Cushing’s Syndrome


What is Cushing’s Syndrome?

Cushing’s syndrome is a hormonal disorder in which the body produces too much cortisol. Cortisol, often called the “stress hormone,” plays a vital role in the body. It helps you manage blood sugar levels, regulate your metabolism, reduce inflammation, and it assists with memory formulation. It also helps your body respond to stress.

Early detection and treatment of Cushing’s syndrome are crucial as the condition can lead to a wide range of serious and potentially life-threatening complications. The high levels of cortisol associated with Cushing’s syndrome can affect almost every system in the body, leading to a variety of health issues including high blood pressure, diabetes, and mood disorders. It can also suppress your immune system, making it harder to fight off infections.

Despite the many serious potential complications of the disorder, one of the biggest concerns most patients express is about something called the buffalo hump. A buffalo hump, medically referred to as a dorsocervical fat pad, is a fat deposit that occurs at the base of the neck between the shoulder blades. The development of a buffalo hump is common in those with Cushing’s syndrome and often causes embarrassment and makes people feel self-conscious. Fortunately, plastic surgery may be able to provide a solution.

Understanding Cushing Syndrome Causes

Cushing’s syndrome is caused by an over-production of the hormone cortisol. Cortisol does a lot of things in the body but is most known for being the hormone that the body releases to respond to stress. Because of that, people learning about Cushing’s syndrome are often concerned that being stressed out for a prolonged period of time can cause the syndrome. Fortunately, there is currently no clinical evidence to suggest that this is the case. You can’t stress your way into Cushing’s, but there are other reasons for an increase in cortisol.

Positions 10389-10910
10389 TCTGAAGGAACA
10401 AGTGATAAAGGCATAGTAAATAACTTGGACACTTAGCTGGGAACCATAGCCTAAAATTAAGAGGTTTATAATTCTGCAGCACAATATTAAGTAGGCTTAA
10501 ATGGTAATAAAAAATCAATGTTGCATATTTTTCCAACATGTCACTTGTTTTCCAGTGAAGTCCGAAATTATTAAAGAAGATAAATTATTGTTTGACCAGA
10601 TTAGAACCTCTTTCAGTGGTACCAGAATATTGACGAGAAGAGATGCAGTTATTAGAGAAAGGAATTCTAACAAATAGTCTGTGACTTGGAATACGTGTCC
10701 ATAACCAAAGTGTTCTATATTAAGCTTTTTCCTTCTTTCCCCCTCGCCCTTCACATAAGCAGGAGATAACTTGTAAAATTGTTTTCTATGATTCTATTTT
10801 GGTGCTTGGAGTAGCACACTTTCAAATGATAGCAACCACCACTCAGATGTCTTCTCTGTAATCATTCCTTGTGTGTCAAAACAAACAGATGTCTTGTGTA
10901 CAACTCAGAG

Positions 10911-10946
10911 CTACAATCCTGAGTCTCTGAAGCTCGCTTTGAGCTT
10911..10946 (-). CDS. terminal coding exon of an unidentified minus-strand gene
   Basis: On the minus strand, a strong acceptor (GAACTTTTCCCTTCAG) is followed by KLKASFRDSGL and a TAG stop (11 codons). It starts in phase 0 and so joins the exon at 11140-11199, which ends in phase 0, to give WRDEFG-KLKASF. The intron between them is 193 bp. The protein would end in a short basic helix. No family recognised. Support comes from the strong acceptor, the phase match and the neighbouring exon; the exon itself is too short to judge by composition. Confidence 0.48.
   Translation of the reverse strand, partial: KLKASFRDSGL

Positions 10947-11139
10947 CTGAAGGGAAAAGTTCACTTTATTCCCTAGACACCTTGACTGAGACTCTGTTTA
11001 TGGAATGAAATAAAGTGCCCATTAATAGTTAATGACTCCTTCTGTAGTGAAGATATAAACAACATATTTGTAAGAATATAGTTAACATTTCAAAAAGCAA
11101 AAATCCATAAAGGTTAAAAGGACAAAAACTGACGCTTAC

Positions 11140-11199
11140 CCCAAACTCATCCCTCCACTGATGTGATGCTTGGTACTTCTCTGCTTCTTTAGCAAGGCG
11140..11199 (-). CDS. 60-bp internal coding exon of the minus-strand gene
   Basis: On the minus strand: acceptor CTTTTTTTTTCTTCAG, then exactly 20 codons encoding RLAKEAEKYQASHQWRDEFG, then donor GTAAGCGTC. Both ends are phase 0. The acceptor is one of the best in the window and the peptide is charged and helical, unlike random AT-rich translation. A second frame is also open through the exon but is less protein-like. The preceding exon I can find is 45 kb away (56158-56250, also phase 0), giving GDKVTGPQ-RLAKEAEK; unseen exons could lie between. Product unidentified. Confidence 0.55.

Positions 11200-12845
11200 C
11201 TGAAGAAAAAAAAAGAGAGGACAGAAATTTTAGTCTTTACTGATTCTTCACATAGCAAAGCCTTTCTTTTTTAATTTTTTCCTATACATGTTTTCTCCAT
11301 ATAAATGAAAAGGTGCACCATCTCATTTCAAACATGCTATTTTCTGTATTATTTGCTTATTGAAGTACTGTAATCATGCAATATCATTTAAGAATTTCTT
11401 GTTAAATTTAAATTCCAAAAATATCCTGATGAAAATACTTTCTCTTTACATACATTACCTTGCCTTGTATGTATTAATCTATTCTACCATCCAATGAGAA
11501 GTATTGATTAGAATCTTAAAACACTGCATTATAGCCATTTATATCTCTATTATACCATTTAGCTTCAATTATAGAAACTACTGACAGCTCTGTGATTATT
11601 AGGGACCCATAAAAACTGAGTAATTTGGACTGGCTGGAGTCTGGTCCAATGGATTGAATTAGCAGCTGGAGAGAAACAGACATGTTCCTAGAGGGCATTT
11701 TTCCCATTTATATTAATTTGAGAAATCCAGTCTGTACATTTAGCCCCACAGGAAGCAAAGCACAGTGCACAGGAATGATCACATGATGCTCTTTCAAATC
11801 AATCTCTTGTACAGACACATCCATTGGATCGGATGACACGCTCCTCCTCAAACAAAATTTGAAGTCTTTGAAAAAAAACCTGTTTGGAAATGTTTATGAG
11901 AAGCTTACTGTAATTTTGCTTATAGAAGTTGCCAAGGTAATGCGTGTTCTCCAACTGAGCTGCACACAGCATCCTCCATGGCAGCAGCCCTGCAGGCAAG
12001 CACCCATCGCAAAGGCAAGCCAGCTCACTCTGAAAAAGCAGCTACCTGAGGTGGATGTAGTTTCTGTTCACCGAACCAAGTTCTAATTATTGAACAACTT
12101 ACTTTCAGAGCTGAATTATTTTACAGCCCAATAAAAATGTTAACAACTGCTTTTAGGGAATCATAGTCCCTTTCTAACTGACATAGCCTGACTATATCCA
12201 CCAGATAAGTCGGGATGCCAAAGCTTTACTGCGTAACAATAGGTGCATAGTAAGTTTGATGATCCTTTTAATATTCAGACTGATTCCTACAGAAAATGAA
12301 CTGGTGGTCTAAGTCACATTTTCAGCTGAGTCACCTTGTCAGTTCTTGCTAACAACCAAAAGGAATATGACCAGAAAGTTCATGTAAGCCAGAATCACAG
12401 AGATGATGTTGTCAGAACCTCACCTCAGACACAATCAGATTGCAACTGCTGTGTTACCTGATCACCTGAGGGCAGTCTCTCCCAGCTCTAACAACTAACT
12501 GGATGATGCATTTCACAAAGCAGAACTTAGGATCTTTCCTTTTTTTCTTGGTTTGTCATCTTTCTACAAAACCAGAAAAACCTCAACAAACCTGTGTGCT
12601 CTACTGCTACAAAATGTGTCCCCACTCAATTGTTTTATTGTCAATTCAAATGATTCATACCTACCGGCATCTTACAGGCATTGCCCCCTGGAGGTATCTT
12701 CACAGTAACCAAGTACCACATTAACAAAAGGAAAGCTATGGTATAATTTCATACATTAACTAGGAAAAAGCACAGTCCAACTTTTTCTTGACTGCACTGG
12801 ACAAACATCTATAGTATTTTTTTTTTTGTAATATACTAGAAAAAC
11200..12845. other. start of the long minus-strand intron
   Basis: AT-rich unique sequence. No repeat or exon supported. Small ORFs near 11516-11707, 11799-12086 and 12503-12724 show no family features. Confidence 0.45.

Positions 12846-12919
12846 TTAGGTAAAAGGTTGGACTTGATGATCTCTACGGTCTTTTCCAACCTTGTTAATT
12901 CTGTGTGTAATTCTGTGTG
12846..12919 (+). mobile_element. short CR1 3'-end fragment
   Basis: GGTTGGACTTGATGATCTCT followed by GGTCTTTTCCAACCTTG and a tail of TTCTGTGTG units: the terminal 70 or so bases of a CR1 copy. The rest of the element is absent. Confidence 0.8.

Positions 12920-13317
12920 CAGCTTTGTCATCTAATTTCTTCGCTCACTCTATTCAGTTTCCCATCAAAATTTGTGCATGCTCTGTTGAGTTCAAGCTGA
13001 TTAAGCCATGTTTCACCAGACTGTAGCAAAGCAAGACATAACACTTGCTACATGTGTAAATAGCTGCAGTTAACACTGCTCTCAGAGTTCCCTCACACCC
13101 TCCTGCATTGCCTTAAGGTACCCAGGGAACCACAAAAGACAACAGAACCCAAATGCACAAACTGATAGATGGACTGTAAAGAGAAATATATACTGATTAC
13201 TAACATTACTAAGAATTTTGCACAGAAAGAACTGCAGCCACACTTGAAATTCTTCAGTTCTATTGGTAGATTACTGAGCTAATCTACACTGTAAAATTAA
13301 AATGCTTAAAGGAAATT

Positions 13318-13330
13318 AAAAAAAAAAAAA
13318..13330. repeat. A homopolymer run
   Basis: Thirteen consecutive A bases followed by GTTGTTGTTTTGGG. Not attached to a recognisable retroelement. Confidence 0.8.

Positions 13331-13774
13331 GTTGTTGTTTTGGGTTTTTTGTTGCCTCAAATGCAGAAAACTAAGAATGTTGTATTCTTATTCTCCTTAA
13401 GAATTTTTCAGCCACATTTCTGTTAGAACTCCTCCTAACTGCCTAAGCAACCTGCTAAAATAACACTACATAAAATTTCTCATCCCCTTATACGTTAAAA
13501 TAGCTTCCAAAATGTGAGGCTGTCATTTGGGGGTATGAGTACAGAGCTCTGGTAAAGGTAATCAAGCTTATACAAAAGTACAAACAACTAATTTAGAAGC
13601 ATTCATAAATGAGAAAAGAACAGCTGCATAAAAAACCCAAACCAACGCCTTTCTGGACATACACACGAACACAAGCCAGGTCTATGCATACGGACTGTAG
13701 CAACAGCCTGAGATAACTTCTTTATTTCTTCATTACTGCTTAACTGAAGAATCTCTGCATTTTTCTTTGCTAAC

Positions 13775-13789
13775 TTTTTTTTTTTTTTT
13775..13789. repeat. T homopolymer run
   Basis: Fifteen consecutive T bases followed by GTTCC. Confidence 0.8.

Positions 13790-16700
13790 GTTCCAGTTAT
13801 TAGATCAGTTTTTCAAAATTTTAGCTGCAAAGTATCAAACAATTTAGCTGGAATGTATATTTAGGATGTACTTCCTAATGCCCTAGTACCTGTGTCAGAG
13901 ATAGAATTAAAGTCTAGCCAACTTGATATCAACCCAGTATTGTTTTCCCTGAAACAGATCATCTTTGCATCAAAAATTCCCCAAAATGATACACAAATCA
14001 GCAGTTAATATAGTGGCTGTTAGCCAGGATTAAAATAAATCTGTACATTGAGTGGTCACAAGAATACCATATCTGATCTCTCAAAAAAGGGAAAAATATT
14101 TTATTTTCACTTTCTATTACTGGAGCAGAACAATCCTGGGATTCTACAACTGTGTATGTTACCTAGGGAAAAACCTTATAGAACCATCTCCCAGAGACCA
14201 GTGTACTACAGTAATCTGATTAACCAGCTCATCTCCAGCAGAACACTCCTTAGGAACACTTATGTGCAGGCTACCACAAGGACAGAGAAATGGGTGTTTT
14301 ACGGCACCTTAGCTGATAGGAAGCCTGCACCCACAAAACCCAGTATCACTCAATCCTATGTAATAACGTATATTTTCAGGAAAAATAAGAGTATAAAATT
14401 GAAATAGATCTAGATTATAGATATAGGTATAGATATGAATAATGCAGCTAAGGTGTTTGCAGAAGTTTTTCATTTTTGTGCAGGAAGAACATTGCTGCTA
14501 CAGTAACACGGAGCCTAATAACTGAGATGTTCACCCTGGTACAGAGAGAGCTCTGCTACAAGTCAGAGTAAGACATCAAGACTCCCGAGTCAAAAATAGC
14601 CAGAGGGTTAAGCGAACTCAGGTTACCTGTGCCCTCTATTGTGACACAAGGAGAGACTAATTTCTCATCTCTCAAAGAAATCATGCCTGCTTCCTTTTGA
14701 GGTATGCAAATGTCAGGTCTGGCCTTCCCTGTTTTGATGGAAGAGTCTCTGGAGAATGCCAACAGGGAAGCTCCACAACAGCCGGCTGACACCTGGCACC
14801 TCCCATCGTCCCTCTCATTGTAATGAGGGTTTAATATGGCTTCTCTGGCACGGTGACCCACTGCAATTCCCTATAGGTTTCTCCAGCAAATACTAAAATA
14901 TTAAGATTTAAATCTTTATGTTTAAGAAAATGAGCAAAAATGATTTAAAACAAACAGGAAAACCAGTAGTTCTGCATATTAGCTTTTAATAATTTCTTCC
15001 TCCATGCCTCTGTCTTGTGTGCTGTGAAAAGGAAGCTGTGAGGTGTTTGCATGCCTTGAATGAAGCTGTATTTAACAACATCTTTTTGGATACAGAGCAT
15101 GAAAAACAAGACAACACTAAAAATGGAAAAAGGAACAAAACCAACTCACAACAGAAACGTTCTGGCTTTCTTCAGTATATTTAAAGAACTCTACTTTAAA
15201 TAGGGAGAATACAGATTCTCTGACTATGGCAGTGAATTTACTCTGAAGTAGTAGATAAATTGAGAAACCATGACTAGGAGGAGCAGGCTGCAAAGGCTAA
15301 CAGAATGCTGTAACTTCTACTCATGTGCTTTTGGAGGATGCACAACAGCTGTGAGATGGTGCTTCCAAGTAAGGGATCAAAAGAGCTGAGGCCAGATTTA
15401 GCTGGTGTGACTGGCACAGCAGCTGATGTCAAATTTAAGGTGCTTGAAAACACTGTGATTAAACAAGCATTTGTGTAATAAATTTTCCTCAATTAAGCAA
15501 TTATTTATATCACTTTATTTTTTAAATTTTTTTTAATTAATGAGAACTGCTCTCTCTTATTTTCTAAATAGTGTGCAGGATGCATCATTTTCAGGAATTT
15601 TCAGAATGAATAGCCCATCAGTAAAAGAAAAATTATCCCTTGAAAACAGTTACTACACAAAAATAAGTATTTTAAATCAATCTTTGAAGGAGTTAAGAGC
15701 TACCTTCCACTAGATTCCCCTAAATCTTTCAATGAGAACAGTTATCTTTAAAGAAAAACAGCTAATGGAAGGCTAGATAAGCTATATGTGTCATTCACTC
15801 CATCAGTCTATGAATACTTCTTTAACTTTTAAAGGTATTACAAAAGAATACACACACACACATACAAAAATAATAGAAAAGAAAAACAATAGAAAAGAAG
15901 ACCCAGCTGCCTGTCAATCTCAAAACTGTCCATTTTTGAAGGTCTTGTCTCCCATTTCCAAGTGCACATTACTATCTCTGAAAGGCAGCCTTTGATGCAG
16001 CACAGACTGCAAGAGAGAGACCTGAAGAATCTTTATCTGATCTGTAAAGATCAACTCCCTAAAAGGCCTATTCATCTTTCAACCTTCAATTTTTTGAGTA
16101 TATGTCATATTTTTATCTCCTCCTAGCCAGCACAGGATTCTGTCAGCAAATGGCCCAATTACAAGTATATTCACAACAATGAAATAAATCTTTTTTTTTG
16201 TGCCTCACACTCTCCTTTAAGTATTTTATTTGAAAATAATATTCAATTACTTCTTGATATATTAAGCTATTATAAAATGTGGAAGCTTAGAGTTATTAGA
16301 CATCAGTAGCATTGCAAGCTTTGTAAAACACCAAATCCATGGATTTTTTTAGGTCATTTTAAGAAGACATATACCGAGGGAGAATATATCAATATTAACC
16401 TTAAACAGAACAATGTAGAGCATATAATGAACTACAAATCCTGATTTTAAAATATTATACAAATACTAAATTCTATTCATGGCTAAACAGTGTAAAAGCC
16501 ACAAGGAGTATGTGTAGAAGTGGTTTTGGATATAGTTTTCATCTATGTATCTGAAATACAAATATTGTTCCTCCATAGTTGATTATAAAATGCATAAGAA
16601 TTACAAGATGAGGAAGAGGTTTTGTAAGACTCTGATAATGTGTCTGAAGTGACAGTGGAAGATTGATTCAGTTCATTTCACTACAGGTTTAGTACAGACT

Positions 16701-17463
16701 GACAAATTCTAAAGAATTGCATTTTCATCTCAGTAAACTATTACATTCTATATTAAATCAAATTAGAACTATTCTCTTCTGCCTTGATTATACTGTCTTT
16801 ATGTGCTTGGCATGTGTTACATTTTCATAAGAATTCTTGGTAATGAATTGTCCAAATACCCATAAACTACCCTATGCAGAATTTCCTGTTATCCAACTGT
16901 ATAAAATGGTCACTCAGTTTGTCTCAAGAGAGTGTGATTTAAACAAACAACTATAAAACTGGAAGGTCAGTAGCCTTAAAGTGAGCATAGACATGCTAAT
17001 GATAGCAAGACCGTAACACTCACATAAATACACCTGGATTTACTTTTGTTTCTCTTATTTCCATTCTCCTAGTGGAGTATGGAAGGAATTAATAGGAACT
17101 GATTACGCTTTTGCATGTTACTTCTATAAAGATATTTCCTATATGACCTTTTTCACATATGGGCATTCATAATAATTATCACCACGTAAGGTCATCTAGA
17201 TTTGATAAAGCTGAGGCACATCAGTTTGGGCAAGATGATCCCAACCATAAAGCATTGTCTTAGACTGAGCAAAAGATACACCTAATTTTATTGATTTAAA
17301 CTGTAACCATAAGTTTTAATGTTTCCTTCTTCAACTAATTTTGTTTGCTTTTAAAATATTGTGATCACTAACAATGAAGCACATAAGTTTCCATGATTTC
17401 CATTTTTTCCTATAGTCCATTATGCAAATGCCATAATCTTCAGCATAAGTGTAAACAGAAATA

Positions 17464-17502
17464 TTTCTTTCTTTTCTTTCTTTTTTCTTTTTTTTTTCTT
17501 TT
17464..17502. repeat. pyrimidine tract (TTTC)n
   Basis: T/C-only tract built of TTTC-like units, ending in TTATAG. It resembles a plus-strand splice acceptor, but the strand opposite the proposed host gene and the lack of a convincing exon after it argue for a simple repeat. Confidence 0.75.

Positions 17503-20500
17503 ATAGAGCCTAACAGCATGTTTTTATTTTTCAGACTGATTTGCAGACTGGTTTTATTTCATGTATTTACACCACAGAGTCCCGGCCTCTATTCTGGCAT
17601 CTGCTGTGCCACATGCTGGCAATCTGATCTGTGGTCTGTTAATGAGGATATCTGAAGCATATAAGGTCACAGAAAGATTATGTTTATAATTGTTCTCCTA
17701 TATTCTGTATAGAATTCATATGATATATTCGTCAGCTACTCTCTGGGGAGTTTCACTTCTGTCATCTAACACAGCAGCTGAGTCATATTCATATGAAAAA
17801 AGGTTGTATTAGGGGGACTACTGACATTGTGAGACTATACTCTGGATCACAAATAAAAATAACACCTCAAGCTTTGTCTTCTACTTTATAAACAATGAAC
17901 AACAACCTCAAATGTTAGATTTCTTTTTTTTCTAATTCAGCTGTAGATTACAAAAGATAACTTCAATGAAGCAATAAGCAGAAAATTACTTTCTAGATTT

The most common cause is an ACTH-secreting tumor on the pituitary gland. ACTH is the hormone that tells your adrenal glands to make cortisol. Exposure to higher levels of cortisol for an extended period of time then leads to Cushing’s disease. Cushing’s disease is a subset of Cushing’s syndrome and refers only to a cortisol increase caused by a pituitary tumor. People often use the terms Cushing’s syndrome and Cushing’s disease interchangeably, but this is not correct.

Less common but still possible is the presence of an ACTH-secreting tumor elsewhere in the body. Tumors of the adrenal glands can also stimulate an excess of cortisol production and lead to Cushing’s syndrome.

Certain medications can also cause the syndrome. When they do it is referred to as iatrogenic Cushing’s syndrome. A common cause is glucocorticoids like prednisone and dexamethasone. These drugs are often used to treat inflammation and autoimmune diseases. Cyclosporine, a drug used to suppress the immune system after organ transplant, can also cause Cushing’s.

Common Symptoms of Cushing’s Disease

Both physical and psychological changes can indicate Cushing’s syndrome. Your doctor will look at many different things if they suspect this disorder.

Physical Signs

The physical signs of Cushing’s syndrome include:

  • Weight gain
  • Fat redistribution (typically a thinning in the legs accompanied by an increase of fat in the upper body and face (moon face) and a buffalo hump on the neck)
  • Easy bruising (ITP)
  • Thinning skin
  • Stretch marks
  • Proximal muscle weakness (muscles near the center of the body)
  • Fatigue
  • Increased thirst and urination
  • High blood pressure
  • Irregular menstrual periods or erectile dysfunction

Psychological Signs

Mental and psychological changes may accompany the physical signs of Cushing’s syndrome. These include:

  • Anxiety and depression
  • Mood swings
  • Difficulty concentrating
  • Memory issues

Diagnosing Cushing’s Syndrome

Diagnosing Cushing’s syndrome involves a series of steps to confirm high cortisol levels and determine their underlying cause. The diagnostic process can be complex because so many other conditions share symptoms of Cushing’s syndrome. Remember too that a syndrome is really a group of symptoms, so there is no basic test that confirms a negative or positive diagnosis of Cushing’s syndrome. Your doctor must rule out other disorders while further investigating your symptoms and their possible causes.